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Why Some Dogs Have Touchy Paws

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dog getting nails clipped
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It seems many dogs don’t like having their paws touched. For dog groomers, one of the biggest problems they have is trying to handle their client’s paws, especially when it comes to doing their nails. Why is this?

Dogs are not born having touchy paws. If you pick up and handle newborn puppies they don’t resist having their paws touched. You can touch them, play with them, tickle them, just as you do the rest of a puppy’s body. Dogs become squeamish about having their paws touched later in life. They learn to fear having their paws touched because of bad experiences, or because their owners don’t try to handle their paws until they are ready to cut their nails. Whatever the case, the dog only associates negative things with having their paws touched.

The key to having a dog that is not skittish about having his paws touched is to make sure you handle his paws from the day you bring him home.

Start by petting his paws and playing with his toes when he’s lying down. Give him some treats while petting his paws. Help him to associate good things with having his paws petted.

Handle all parts of your puppy’s paws — his pads, his toes, in between the toes, the tops and the bottoms of his paws. Remember to give treats. Give him a paw massage. Dogs enjoy having their paws massaged, as long as he hasn’t become touchy about having his paws handled.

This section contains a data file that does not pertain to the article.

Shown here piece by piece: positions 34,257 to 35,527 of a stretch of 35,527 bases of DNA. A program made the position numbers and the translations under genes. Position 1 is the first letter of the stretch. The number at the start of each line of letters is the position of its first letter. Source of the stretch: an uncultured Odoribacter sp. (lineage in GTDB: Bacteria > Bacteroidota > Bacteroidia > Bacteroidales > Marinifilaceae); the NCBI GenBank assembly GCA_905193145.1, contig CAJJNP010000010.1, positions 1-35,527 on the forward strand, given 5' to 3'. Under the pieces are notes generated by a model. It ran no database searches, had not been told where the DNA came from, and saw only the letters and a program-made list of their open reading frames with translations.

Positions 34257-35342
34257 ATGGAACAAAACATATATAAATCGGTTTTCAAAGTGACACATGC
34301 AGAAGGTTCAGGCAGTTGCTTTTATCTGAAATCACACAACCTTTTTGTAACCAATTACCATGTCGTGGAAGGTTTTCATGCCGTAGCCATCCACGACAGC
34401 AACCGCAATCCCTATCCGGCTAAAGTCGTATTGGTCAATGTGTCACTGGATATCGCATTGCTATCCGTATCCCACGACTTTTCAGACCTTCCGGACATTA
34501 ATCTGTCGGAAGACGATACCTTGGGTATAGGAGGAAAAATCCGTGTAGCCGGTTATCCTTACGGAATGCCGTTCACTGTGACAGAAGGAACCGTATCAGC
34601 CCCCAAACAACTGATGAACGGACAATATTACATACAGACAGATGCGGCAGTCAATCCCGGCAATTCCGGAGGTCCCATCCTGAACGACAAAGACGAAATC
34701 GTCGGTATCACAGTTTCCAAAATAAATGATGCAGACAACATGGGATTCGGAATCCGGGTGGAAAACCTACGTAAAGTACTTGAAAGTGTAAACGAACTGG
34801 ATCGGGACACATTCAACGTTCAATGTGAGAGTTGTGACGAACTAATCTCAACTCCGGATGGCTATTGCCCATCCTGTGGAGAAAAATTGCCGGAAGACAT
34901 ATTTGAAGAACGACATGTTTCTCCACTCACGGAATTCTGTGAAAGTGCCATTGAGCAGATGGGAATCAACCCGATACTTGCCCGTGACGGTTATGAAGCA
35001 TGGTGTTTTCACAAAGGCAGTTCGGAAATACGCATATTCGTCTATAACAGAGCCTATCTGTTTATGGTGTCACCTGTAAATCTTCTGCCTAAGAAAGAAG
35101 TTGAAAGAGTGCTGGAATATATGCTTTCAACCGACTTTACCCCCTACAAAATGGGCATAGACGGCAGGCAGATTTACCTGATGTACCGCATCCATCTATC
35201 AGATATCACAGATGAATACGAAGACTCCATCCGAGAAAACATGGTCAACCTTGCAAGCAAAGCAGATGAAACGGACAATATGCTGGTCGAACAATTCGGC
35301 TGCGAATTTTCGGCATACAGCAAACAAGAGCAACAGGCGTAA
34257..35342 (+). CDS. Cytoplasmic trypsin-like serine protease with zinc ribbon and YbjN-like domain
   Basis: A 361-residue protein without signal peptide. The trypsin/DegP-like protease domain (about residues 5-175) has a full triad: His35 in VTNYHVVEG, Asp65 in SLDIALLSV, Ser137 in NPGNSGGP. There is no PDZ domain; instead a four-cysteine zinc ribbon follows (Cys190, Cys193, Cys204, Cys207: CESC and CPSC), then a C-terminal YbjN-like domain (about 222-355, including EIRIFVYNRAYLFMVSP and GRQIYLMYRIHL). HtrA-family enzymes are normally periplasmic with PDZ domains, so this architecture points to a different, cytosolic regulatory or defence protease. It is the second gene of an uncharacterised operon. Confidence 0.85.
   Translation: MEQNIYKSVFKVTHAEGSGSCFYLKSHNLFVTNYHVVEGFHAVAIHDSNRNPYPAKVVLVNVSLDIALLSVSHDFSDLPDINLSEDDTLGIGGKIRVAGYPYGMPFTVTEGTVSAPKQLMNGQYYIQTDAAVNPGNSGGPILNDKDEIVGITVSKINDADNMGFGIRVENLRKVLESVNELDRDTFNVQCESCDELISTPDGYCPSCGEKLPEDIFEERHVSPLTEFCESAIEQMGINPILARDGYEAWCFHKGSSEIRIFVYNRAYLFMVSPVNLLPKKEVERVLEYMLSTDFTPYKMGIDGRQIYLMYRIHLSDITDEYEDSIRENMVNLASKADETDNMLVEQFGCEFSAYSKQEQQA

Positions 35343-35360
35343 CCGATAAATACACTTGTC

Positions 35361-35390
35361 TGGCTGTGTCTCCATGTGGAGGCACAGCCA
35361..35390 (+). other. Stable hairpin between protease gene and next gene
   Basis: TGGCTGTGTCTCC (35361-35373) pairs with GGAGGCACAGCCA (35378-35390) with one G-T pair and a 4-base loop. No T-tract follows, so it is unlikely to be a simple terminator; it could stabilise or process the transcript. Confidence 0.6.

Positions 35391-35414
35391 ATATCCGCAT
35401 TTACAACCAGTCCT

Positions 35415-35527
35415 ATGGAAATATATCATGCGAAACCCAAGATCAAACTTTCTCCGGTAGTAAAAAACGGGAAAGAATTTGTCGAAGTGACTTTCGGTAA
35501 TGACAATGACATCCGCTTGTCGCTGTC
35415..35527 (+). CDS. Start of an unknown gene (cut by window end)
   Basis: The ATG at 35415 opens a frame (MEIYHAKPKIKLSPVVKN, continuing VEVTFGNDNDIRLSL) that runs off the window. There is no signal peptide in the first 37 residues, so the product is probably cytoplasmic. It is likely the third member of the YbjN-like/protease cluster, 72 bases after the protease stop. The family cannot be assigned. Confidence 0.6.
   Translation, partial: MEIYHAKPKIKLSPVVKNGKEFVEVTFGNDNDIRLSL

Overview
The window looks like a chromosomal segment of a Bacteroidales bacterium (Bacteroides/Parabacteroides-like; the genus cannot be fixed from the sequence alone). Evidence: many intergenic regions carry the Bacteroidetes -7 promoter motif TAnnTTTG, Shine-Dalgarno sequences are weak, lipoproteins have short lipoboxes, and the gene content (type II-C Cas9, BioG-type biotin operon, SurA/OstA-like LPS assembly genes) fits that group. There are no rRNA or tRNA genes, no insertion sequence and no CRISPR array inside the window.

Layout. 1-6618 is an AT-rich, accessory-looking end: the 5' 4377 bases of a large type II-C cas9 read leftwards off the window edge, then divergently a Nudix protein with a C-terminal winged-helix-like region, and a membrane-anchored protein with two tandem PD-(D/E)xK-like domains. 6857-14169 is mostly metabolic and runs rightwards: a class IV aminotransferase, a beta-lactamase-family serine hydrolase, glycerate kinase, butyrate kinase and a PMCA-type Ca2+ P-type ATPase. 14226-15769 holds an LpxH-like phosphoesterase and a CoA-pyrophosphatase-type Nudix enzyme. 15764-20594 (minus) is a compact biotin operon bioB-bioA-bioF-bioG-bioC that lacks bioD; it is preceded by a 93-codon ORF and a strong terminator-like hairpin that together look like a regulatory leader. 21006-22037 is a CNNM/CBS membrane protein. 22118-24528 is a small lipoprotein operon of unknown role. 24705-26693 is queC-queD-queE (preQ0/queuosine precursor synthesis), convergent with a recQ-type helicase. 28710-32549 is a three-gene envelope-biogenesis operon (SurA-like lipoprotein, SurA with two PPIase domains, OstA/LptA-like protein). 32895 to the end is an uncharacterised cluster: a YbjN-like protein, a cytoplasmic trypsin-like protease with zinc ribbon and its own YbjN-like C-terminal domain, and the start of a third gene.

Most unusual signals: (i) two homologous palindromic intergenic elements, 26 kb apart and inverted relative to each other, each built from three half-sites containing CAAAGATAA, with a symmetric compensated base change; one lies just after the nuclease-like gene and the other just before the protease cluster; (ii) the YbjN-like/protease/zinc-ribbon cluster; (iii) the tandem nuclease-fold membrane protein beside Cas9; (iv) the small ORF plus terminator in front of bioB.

When trimming his nails only remove a tiny bit of nail during each session. This way you won’t come near cutting your puppy’s nail quick. Cutting the quick is what hurts and what can make the nail bleed so you want to avoid it at all costs. If your puppy has clear or white nails then you can see the white-colored quick inside the nail. Stay away from it with your nail clippers! If your puppy has black or dark nails, try to align them with the white or clear nails that you cut. If all his nails are dark, then trim a very small segment of nail (1/4 inch, for instance). Look at the bottom of the nail and see how it looks. Does it look dry? Is there any sign of an opening for the quick? If it looks safe, then you may be able to remove another tiny amount of the nail, but it’s better to be cautious.

Whenever you cut your dog’s nails be sure to give him treats as you work on each nail. Praise him for any cooperation at all. Work on one nail or one paw at a time and don’t make it a chore.

 

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